Spotlight on Central Asian Studies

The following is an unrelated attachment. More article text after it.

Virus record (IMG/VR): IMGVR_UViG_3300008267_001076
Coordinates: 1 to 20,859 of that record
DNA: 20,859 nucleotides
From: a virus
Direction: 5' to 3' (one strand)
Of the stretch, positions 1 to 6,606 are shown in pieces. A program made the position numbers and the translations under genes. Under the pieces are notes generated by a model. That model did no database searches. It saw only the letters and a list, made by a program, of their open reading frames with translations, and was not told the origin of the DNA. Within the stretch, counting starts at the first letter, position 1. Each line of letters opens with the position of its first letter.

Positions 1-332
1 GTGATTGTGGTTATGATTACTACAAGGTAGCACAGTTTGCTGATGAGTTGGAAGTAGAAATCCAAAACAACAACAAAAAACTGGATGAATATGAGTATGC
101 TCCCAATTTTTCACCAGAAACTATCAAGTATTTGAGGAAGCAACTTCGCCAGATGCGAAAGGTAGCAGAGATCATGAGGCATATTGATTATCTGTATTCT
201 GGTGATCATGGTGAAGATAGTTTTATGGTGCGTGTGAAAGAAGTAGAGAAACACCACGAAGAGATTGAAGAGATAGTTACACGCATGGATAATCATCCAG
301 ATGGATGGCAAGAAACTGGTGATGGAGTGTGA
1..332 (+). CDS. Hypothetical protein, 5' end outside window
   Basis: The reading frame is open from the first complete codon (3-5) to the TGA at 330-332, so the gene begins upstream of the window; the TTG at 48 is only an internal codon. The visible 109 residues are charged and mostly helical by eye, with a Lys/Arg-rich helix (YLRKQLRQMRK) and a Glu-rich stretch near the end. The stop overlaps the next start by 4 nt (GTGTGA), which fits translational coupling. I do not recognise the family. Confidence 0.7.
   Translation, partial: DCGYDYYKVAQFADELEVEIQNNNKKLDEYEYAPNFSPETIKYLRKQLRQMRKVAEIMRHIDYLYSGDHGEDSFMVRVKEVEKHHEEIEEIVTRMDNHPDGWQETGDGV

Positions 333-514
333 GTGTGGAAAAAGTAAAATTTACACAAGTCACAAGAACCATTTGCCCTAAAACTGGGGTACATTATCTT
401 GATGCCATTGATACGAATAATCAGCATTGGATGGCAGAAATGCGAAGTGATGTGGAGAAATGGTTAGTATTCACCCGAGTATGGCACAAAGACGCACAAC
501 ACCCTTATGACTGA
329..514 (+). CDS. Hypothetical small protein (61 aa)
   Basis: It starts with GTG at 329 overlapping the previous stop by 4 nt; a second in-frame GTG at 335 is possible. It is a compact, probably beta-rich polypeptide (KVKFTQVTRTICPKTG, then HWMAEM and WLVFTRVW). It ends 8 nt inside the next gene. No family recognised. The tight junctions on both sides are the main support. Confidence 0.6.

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<ul><li><p>October 18-21, 2007University of Washington</p><p>Seattle, Washington</p><p>CENTRAL EURASIAN STUDIES SOCIETY </p><p>EIGHTH ANNUAL CONFERENCE</p><p>CESS 07 final.indd 1 9/13/07 11:05:36 AM</p></li><li><p>Dear colleagues and guests:</p><p>On behalf of the Conference Committee of the Central Eurasian Studies Society and the University of Washington, we would like to welcome you to the eighth annual conference of the Central Eurasian Studies Society. This event is a bright spot in the year for many of us, an opportunity to get together with old friends, to exchange ideas with our colleagues, and to see all of the exciting new research being done in our field. We hope that you find the conference stimulating and that you take advantage of this wonderful opportunity to strengthen the ties across the disciplines and regions that make up our diverse and dynamic society.</p><p>This year has been a very exciting one for the organization with a move to a new Secretariat at the Havighurst Center for Russian and Post-Soviet Studies at Miami University, and the hiring of a new Executive Director, Dr. Daniel Prior. Dan is eager to hear your ideas about future directions for the organization, so please introduce yourselves to him and share with him any suggestions you have about how CESS can better fulfill its mission to promote research and teaching about Central Eurasia.</p><p>This conference would not have been possible without the hard work of numerous volunteers from CESS and the University of Washington. The staff of the Ellison Center, especially Allison Dvaladze, have really given this conference the time and attention it deserves and we are very grateful for that. CESS could not function without the dedication of its volunteers, and we invite anyone who is interested in helping to organize next years conference to contact us.</p><p>We also want to let you know that next years conference will be hosted by Georgetown University in Washington, DC. The call for papers will go out later this year, but please start talking with your colleagues now about panels you might want to propose. The host for the 2009 conference will be the University of Toronto, and we hope to see you there, as well.</p><p>The University of Washington has long had a special connection to the Central Eurasian region through its language programs and activities related to Seattles sister city relationship with Tashkent. One of the luminaries of this long history of cultural exchange, Mark Weil, director of Tashkents Ilkhom Theater, was killed in September, and it is to his memory that we dedicate this years conference.</p><p>Welcome to Seattle!</p><p>Stephen E. Hanson, University of WashingtonLaura Adams, Harvard UniversityMichael Rouland, Miami University</p><p>CESS 2007 Conference Co-chairs</p></li><li><p>1</p><p>Central Eurasian Studies Society</p><p>Eighth Annual Conference</p><p>October 18-21</p><p>Hosted by: the Herbert J. Ellison Center for Russian, East European and Central Asian Studies and the Henry M. Jackson Foundation</p><p>Table of Contents</p><p>Conference Schedule ............................................................................................................ 2Maps of Conference Facilities ................................................................................................ 3Information ........................................................................................................................... 4List of Panels ........................................................................................................................ 6</p><p>Schedule of Panels ................................................................................................................ 8 Friday-Session I-9:00 am-10:45 am</p><p> Friday-Session II-11:00 am-12:45 pm</p><p> Friday-Session III-2:00 pm-3:45 pm</p><p> Friday-Keynote Address-4:30-6:00</p><p> Saturday-Session I-9:00 am-10:45 am</p><p> Saturday-Session II-11:00 am-12:45 pm</p><p> Saturday-Session III-2:00 pm-3:45 pm</p><p> Saturday-Session IV-4:00 pm-5:45 pm</p><p> Sunday-Session I-9:15 am-11 am</p><p> Sunday-Session II-11:15 am-1:00 pm</p><p>Panel Grids ........................................................................................................................... 25Advertisements ..................................................................................................................... 28Panelist Contact List .............................................................................................................. 33Panelist Name Index ............................................................................................................. 48</p></li><li><p>2</p><p>Conference Schedule Summary</p><p>Thursday, October 18 5:00 pm-7:00 pm Registration Kane Hall, Concourse, 2nd Floor 6:00 pm-8:00 pm Reception Kane Hall, Walker Ames Room, 2nd Floor Friday, October 19 8:00 am-4:00 pm Registration Husky Union Building, Room 108 9:00 am-10:45 am Session I 10:45 am-11:00 am Break 11:00 am-12:45 pm Session II 12:00 pm-3:00 pm AIAS Meeting, Thomson Hall, Room 317 12:45 pm-2:00 pm Lunch Break 2:00 pm-3:45 pm Session III 3:45 pm-4:00 pm Break 4:30 pm-6:00 pm Keynote Address: Rogers Brubaker, Kane Hall, Room 120 6:00 pm-8:00 pm Reception-Kane Hall, Room 225</p><p>Saturday, October 20 8:00 am-4:00 pm Registration Husky Union Building, Room 108 9:00 am-10:45 am Session I 9:00 am-11:00 am CESS Publications Meeting, Thomson Hall, Room 317 9:30 am-5:00 pm Film Festival, Suzzallo-Allen Library, Allen Auditorium, 1st Floor 10:45 am-11:00 am Break 11:00 am-12:45 pm Session II 12:00 pm- 2:00 pm CESS Board Meeting, Thomson Hall, Room 317 12:45 pm-2:00 pm Lunch Break 2:00 pm-3:45 pm Session III 3:45 pm-4:00 pm Break 4:00 pm-5:45 pm Session IV</p><p>Sunday, October 21 8:00 am- 9:00 am 2008 Conference Committee Meeting, Thomson Hall, Room 317 9:00 am-10:00 am Registration Husky Union Building, Room 108 9:15 am-11:00 am Session I 11:00 am-11:15 am Break 11:15 am-1:00 pm Session II 1:00 pm Conference ends</p></li><li><p>3</p><p>Student ActivitiesOffice (SAO)</p><p>HUB Administration</p><p>209A 209B</p><p>West Ballroom</p><p>East Ballroom</p><p>Reservable Rooms</p><p>Telephones</p><p>Men's Restroom</p><p>Women's Restroom</p><p>Elevator</p><p>Automatic Teller Machine</p><p>Outdoor Balcony</p><p>LEGEND:</p><p>Freight Elevator</p><p>200A</p><p>200B</p><p>200C</p><p>204M</p><p>204N</p><p>EE</p><p>E</p><p>E</p><p>To Loading Dock On Ground Floor</p><p>E</p><p>304F</p><p>GPSS</p><p>304D</p><p>310309</p><p>33</p><p>$</p><p>$</p><p>E</p><p>E E</p><p>106BUpper Husky Den</p><p>Outdoor Balcony</p><p>108</p><p>MusicStudy</p><p>ComputerLounge</p><p>Auditorium</p><p>HUB Event ServicesOffice</p><p>NewsstandCashier</p><p>ASUW</p><p>ASUWBike Shop</p><p>Bookstore</p><p>InfoDesk</p><p>Ticket OfficeENTRANCE</p><p>WHEELCHAIRENTRANCE</p><p>StudentLounge</p><p>Freight Elevator</p><p>To Loading Dock On Ground Floor</p><p>ArtGallery</p><p>HUB Meeting Facilities and Services</p><p>E</p><p>W</p><p>SN</p><p>E</p><p>E EScissor's</p><p>Edge Salon</p><p>South Husky Den</p><p>Atrium</p><p>TV Lounge</p><p>USBank</p><p>ASUWExperimental</p><p>College HousingOffice</p><p>NorthHusky Den</p><p>Husky DenFood Services</p><p>Etc.</p><p>Subway</p><p>2</p><p>4</p><p>6</p><p>6</p><p>Firecracker</p><p>At Home</p><p>Arriba</p><p>Pagliacci</p><p>Pickles &amp; Fries</p><p>Red Radish</p><p>Ride Board</p><p>Stamp Machines</p><p>7</p><p>$</p><p>$</p><p>$</p><p>7</p><p>7</p><p>1</p><p>1</p><p>3</p><p>3</p><p>5</p><p>58</p><p>8</p><p>4</p><p>2</p><p>6</p></li><li><p>4</p><p>Information</p><p>Computers and InternetComputers available in HUB Room 108Wireless access on campus for CESS participants:Username: event0142Password: watch/seTaL</p><p>Post Office4244 University Way NE, Seattle WA 98105</p><p>Print ShopRams Copy CenterM-F 8 am-11 pm, Sat and Sun 10 am-8pmPhone: (206)632-6630Fax: (206)632-67304144 University Way NEhttp://www.ramscopy.com/Other options located on University Way and in University Village</p><p>Shopping and DiningUniversity Village Apparel, Electronics, 24-hour Supermarket, Drugstore, Bookstore, Dininghttp://www.uvillage.com/index.htmlM-S 9:30 am 9 pm, Sunday 11 am- 6 pmLocated down the hill from UW campus, at the intersection of 25th Ave NE and 45th St., the 65, 68, 243, and 372 buses run from the HUB to U-Village. Approximately a 15 minute walk from the HUB.</p><p>Other dining and shopping options are available on University Way, commonly called the Ave, approximately 10 minutes by foot to the west of the HUB.</p><p>BookstoresUniversity Bookstore4326 University Way NEM-F 9am-9pm, Sat 10am-7pm, Sun 12pm-5pm</p><p>Barnes and NobleLocated in University Village, open 9am-11pm daily</p></li><li><p>5</p><p>On-Campus DiningBy George CafLocated in Odegaard LibraryM-Th 7:30am-5pm, Fri 7:30am-4pm</p><p>Suzzallo EspressoLocated in Suzzallo LibraryM-Th 7:30am-9pm, Fri 7:30am-3pm</p><p>Husky Den Located in the basement of the HUBM-F 7am-7pm</p><p>TurkFestTurkFest will run from noon Saturday through 6 pm Sunday at the Seattle Center. Entrance is free. Seattle Center can be reached on the 74 bus line leaving from University Way.For more information: www.turkfest.org </p><p>Questions?If you have additional questions please ask for Ellison Center Staff or conference volunteers </p><p>identifiable by their badges.</p><p>**Complimentary coffee will be provided in HUB Room 108 Saturday and Sunday mornings.</p><p>Ellison Center for Russian, East European and Central Asian StudiesREECAS ProgramJackson School of International StudiesUniversity of Washington203B Thomson, Box 353650Seattle, WA 98195(206) 543-4852(206) 685-0668 (fax)http://jsis.washington.edu/ellison</p></li><li><p>6</p><p>List of Panels</p><p>History and CultureHC-01 Crossing Cultural Borders (p. 12)HC-02 Migration and Diaspora (p. 8)HC-03 Russias Steppe Frontier: Kazakhs in the Multi-ethnic Russian Empire (p. 15)HC-04 Cross-Cultural Perspectives on Conversion in Caucasia and Central Eurasia (p. 21)HC-05 Russias Muslims and Eurasian Networks (p. 10)HC-06 Modern History of Central Eurasia (p. 9)HC-07 Law on the Imperial and Cultural Frontier: 19th-20th Century Legal documents </p><p>from Xinjiang and the Qazaq Steppe (p. 22)HC-08 New Research on Central Asia in the 18th and 19th Centuries (p. 14)HC-10 Early Islam in Central Asia (p. 17)HC-11 Archaeology and Material Culture (p. 23)HC-12 Linguistic Landscapes (p. 19)HC-13 Current Research in Linguistics (p. 12)HC-14 Discourses of Empire (p. 14)HC-15 Mongol Empire (p. 21)HC-16 The Culture of Georgia (p. 16)HC-17 Religion and Identity: The Armenian Case (p. 10)HC-18 Xinjiang: History and Geography (p. 19)HC-19 Doing Oral History of Central Asian Transformations (p. 17)HC-20 AATT Graduate Student Session in Turkish and Turkic Studies (p. 16)</p><p>PoliticsPO-01 Citizenship and National Identity in Kyrgyzstan (p. 12)PO-02 Nation-building in Central Asia (p. 21)PO-03 Understanding Conflict: Security and Violence in Central Asia and the </p><p>Caucasus (p. 11)PO-04 Xinjiang: Politics and Policies (p. 14)PO-06 Challenges to Democracy in the Former Soviet Union (p. 16)PO-07 Energy Sovereignty and Security (p. 13)PO-08 Roundtable: New Foreign Policy Concerns and Strategies in Central Asia (p. 9)PO-09 One Step Forward, Two Steps Back: Democracy Building in the Caucasus and </p><p>Central Asia (p. 14)PO-10 Emerging Oil/Gas Economies and Societies: The Focus on Central Asia (p. 23)PO-11 The Politics of Oil (p. 20)PO-12 International Politics in Central Asia (p. 18)PO-13 Effects of Informal Institutions, Clans, and Corruption in Central Asia and the </p><p>Caucasus (p. 20)PO-14 Economic Transition in Central Asia (p. 9)PO-15 Cases in Economic Reform in Central Asia (p. 21)PO-16 Western Policies toward Central Asia and the Caucasus (p. 16)PO-17 Whither Turkmenistan? (p. 11)PO-18 Civil Society and Social Movements in Central Asia (p. 23)PO-19 Mongolias Post-Socialist Transition (p. 18)</p></li><li><p>7</p><p>Social IssuesSO-01 Roundtable: Contemporary Life in Azerbaijan (p. 24)SO-02 Central Asian Studies in Light of Imperialism: A Neo-Orientalist Approach </p><p>within Western Academia (p. 22)SO-03 Challenging Interpretations of Islam in Central Asia (p. 13)SO-04 Culture and the Arts (p. 15)SO-05 Identity, Diaspora, Deportation (p. 24)SO-06 Employment and Poverty (p. 13)SO-07 Ethnic Relations within and across State Borders (p. 18)SO-08 Expressions of Gendered and Religious Identity (p. 17)SO-10 Roundtable: Teaching in and about Eurasia: Methods and Resources for a New </p><p>Generation of Teachers (p. 9)SO-11 Higher Education and Academia (p. 18)SO-12 Identity in Kyrgyzstan (p. 20)SO-13 Immigrants and Acculturation (p. 22)SO-14 International Organizations and Local Responses (p. 22)SO-15 Migration between Central Asia and Russia: Patterns, Networks, and Policies (p. 15)SO-16 Migration and Socio-economic Development in Central Asia and the </p><p>Caucasus (p. 9)SO-17 Mongolian Buddhism (p. 24)SO-18 Overt and Covert Cultural Policies and Attitudes in Central Asia (p. 11)SO-19 Religion and Politics in Comparative Perspective (p. 19)SO-20 Roundtable: Bridging Europe and US in Eurasian Studies (p. 20)SO-21 Secondary Education and Teacher Training (p. 17)SO-22 Roundtable: Education Reconstruction under Conditions of War and </p><p>Occupation: The Case of Afghanistan (p. 10)SO-23 Media, the Internet and Social Change (p. 13)SO-24 The Social Impact of Mining in Mongolia (p. 12)</p></li><li><p>8</p><p>Conference Schedule</p><p>Special Events:</p><p>CESS RegistrationThursday, 5:00 pm 7:00 pm, 2nd Floor, Kane HallFriday-Saturday, 8:00 am 4:00 pm, 108, Husky Union Building (HUB)Sunday, 9:00 am 11:00 am, 108, Husky Union Building</p><p>CESS Welcome ReceptionThursday, 6:00 pm 8:00 pm, Walker Ames Room, Kane Hall</p><p>CESS Welcome and Award AnnouncementsPreceding the Keynote Address on Friday, 4:30 pm, 120 Kane Hall</p><p>Keynote Address: Rogers BrubakerNationalizing States Revisited, Friday, 4:30-6:00 pm, 120 Kane Hall</p><p>Dinner ReceptionFriday, 6:00 pm 8:00 pm, Walker Ames Room, Kane Hall </p><p>Film FestivalSaturday, 9:39 am 5:00 pm, Allen Auditorium, Suzzallo-Allen Library</p><p>Exhibit: Images of Contemporary Central AsiaThursday, 8:00 am - Sunday, 2:00 pm, HUB Gallery, Husky Union Building</p><p>Book ExhibitFriday, 8:00 am 4:30 pm, 108, HUBSaturday, 8:00 am 6:30 pm, 108, HUBSunday, 9:00 am 1:00 pm, 108, HUB</p><p>*Complimentary coffee will be available Saturday and Sunday mornings in room 108, HUB</p><p>Friday, October 19, 9:00-10:45</p><p>HC-02: Migration and DiasporaChair: Victoria Clement (Western Carolina University) Discussant: Edward Lazzerini (Indiana University)Alexander Kan (Kazakh National University)</p><p>Invisible Island: Korean Diaspora of the CIS in the 21st Century: Attempt to Artistically Overcome the Marginal Consciousness</p><p>Alexander Diener (Pepperdine University)Historical Antecedents of Territorialization in Post Soviet Space</p><p>Yelda Demirag (Baskent University)Russian and Ottoman Policy Toward Crimean Tatars in the 19th century</p><p>Benjamin Levey (Harvard University)Migration of Han Settlers from Gansu to Xinjiang: 1761-1780</p></li><li><p>9</p><p>HC-06: Modern History of Central EurasiaChair: Douglas Northrop (University of Michigan) Discussant: Daniel Prior (Miami University) Selahattin Harun Yilmaz (Oxford University)</p><p>The Role of Soviet Historiographical and Architectural Policies on the Development of Azerbaijani and Georgian National Identities, 1932-1962</p><p>David Reeves (University of California, Santa Barbara)Irrigation, Collectivization and Resistance in Soviet Azerbaijan, 1923-33</p><p>Benjamin Loring (Brandeis University)Resistance to State Policy in Southern Kyrgyzstan, 1929-1930</p><p>Xiuyu Wang (Washington State University, Vancouver)Gift to the Dalai Lama or Lhasas Eastern Domain?: Debates and Battles between Lhasa and Qing China Proper over Nyarong in Eastern Tibet in the 1900s-1910s</p><p>PO-08: Roundtable: New Foreign Policy Concerns and Strategies in Central AsiaChair: Alexander Cooley (Barnard College)...</p></li></ul>